November 16, 2018 – January 26, 2019
the body may be said to think
Works by Doris McCarthy & Kate WilsonCurated by Stuart Reid
The title of this exhibition draws from a quote in The Living Mountain by Scottish modernist writer, Nan Shepherd (1893-1981): “Here then may be lived a life of the senses so pure, so untouched by any mode of apprehension but their own, that the body may be said to think.” In nature, as Shepherd so poetically states, our body, and all its responsive senses, begins to holistically think.
Such a vibrational harmonic that affords communion between artist and landscape is observed reverently in works by Doris McCarthy (1910-2010) and Kate Wilson. Both artists, creative contemporaries for a few decades, share the passion for trekking and a good road trip. Both draw representational inspiration from nature and fuse imagery with motion, colour and depth, alluding to a deeper understanding of what is seen with the eyes. There is an intellectual reckoning with choices made in depicting the landscape. McCarthy is credited with the quote: "You are actually constructing... what your head understood about what your eyes saw." She asserts that the artist is a thinking body that is at once part of the land and apart from it.
This exhibition brings together nature-inspired works by Doris McCarthy, primarily from the collection of the DMG, alongside large-scale wall drawings, paintings and preparatory works by Kate Wilson. From this juxtaposition of two artists’ works, we cast a wide glance over time, spanning the previous century, but also encompassing a forecast of tumult in the current. The reassurance, for the viewer, lies in the artists’ ability to lead us past what we see into the realm of what we feel and know in our bodies.
About the Artists
Doris McCarthy was born on July 7, 1910 in Calgary, Alberta and spent her youth in the Beach area of Toronto. In 1926 she earned a scholarship to the Ontario College of Art (OCA) where she was mentored by some of the premier Canadian artists of the early twentieth century, including both Arthur Lismer and JEH MacDonald. Soon after graduating from OCA in 1930, McCarthy’s works were exhibited in the 1931 Ontario Society of Artists’ (OSA) Annual Exhibition. She was accepted as a member of the Society in 1945 and later went on to become OSA Vice President from 1961 to 1964 and President from 1964 to 1967. During this period, she established her position as one of Toronto’s major emerging artists and then as perhaps the foremost, female landscape painter in Canada. With memberships in the Royal Canadian Academy of Artists (1951) and the Canadian Society of Painters in Watercolour (1951, and for which she served as President from 1956 to 1958), her receipt of five Honorary Doctorates from five different Canadian Universities from 1995 to 2002, her induction into the Order of Ontario (1992) and the Order of Canada (1986), her place among the great Canadian artists has been solidified. McCarthy was a lifelong learner and graduated from the University of Toronto Scarborough in 1989 with an Honours Bachelor of Arts degree.
McCarthy was a deeply committed teacher and community member. She designed the (then) City of Scarborough’s flag, worked to preserve the ecologically sensitive Scarborough Bluffs, and lent her name and talents to a variety of causes in the area. Today, McCarthy’s legacy continues at Fool’s Paradise, her former home that is now an artist’s residence operated by Ontario Heritage Trust for the benefit of visual artists, musicians and writers of all disciplines, offering privacy and opportunity for artists to concentrate on their work.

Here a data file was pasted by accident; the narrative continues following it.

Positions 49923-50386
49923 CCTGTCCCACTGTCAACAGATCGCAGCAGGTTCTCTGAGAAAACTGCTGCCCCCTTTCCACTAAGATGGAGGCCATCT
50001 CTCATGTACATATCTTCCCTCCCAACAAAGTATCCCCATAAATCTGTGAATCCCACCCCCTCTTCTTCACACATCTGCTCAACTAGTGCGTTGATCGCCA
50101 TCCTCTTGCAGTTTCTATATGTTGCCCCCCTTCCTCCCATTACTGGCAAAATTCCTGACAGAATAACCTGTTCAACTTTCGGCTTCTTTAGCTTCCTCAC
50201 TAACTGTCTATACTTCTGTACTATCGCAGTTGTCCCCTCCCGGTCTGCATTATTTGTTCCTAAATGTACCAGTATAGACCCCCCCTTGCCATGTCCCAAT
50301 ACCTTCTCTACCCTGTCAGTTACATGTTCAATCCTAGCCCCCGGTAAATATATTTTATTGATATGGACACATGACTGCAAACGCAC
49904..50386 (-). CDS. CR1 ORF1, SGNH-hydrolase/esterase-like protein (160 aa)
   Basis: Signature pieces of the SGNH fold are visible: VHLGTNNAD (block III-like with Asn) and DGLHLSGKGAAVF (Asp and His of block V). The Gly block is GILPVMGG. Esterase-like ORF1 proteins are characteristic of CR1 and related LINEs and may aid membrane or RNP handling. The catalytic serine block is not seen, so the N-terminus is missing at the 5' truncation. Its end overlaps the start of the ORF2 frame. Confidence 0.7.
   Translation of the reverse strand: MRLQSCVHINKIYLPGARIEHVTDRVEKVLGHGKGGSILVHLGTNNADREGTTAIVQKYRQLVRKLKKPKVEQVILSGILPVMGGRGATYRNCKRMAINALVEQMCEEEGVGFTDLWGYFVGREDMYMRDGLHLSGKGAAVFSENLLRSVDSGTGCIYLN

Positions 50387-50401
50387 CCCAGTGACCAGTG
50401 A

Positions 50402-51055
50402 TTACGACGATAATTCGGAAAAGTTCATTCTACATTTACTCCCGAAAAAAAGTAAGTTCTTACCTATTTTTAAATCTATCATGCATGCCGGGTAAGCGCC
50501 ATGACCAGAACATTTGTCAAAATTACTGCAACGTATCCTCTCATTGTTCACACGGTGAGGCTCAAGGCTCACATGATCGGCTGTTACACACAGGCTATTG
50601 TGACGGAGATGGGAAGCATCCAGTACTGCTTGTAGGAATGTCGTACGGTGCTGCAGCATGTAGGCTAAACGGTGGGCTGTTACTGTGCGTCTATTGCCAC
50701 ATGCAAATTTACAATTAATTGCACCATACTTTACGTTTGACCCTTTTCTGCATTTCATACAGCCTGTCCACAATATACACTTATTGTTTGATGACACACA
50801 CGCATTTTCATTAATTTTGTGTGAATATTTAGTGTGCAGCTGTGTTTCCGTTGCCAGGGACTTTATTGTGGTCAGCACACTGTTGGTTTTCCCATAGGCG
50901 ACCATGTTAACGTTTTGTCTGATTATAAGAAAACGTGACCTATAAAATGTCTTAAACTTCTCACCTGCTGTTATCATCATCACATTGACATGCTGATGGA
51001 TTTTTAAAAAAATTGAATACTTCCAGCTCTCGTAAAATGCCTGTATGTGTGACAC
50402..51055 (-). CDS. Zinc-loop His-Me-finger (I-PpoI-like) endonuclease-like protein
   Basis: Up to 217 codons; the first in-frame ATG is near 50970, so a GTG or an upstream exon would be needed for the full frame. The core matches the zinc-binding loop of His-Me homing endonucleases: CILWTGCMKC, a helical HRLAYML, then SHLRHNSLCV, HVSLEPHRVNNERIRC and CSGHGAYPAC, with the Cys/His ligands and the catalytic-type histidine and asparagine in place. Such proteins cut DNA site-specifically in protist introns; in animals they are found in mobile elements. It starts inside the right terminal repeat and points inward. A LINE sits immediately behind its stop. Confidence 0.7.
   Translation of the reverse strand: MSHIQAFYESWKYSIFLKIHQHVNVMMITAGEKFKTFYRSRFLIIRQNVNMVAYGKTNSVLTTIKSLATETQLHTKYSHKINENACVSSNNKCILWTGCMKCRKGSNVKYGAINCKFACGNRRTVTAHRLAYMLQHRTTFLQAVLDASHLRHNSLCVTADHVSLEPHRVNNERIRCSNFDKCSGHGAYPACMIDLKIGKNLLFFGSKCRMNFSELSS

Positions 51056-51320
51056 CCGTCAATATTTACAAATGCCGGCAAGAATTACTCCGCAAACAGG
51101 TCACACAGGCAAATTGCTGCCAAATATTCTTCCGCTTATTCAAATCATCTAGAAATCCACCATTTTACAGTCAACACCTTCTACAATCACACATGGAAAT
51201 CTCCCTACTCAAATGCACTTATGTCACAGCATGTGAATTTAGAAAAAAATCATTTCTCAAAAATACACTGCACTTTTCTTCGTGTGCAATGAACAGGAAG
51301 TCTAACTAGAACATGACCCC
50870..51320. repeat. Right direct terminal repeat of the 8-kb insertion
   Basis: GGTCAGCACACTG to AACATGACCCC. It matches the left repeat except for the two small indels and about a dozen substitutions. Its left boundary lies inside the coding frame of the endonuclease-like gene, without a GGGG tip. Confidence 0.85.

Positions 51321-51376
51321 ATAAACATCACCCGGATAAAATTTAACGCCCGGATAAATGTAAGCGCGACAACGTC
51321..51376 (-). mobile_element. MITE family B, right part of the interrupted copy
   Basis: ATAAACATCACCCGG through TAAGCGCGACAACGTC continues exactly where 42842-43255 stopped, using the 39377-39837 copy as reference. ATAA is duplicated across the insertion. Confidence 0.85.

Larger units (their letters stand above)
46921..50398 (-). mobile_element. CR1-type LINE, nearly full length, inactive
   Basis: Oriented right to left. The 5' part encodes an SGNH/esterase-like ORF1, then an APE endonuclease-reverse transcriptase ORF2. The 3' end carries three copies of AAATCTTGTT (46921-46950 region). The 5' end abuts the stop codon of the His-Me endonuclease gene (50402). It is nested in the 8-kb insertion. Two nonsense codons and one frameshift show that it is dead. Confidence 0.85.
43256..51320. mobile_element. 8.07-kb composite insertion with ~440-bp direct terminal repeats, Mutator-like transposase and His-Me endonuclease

Kate Wilson is a Toronto-based visual artist whose practice is fluid between site-specific large-scale wall drawing projects, digital painting and animation. Wilson has exhibited nationally and internationally and is a recipient of awards from the Toronto Arts Council, Ontario Arts Council and the Canada Council for the Arts including the Canada Council for the Arts International Residencies (Paris). In 2014, Kate Wilson participated in the Ontario College of Art & Design University Digital Painting Atelier, Toronto, Ontario. Recent residencies include the Doris McCarthy Artist-in-Residence Program (2015) through the Ontario Heritage Trust, and the Banff Centre for Arts and Creativity (2017) residency program in Visual + Digital Arts. In 2016, Wilson participated in On Your Mark at the Varley Art Gallery of Markham, Markham, Ontario. She has also participated in group exhibitions at the Canadian Cultural Centre, Paris, France; University at Buffalo Center for the Arts, Buffalo, New York, USA; HeK (House of Electronic Arts), Basel, Switzerland; Carnegie Museum of Art, Pittsburgh, PA, USA; Photographers’ Gallery, London, UK; and the Whitney Museum of American Art, New York, USA, amongst others. Recent exhibitions include Chemosphere, a large-scale site project at the Judith & Norman Alix Art Gallery in Sarnia, Ontario. Wilson’s work can be found in many private, corporate and public gallery collections in Canada and the United States.
About the Curator
Stuart Reid is an award-winning writer and curator of contemporary art. He has held curatorial posts in major public art galleries in Ontario such as Art Gallery of Mississauga, Tom Thomson Art Gallery and Rodman Hall Art Centre/Brock University; and also served as Executive Director of the Mackenzie Art Gallery in Regina SK. He is a former president of the Ontario Association of Art Galleries. A graduate of York University in Toronto, he also completed the J. Paul Getty Trust Museum Leadership Institute training at the University of California at Berkeley in 2002. Reid is also a member of IKT International Association of Curators of Contemporary Art, Osnabrueck, Germany.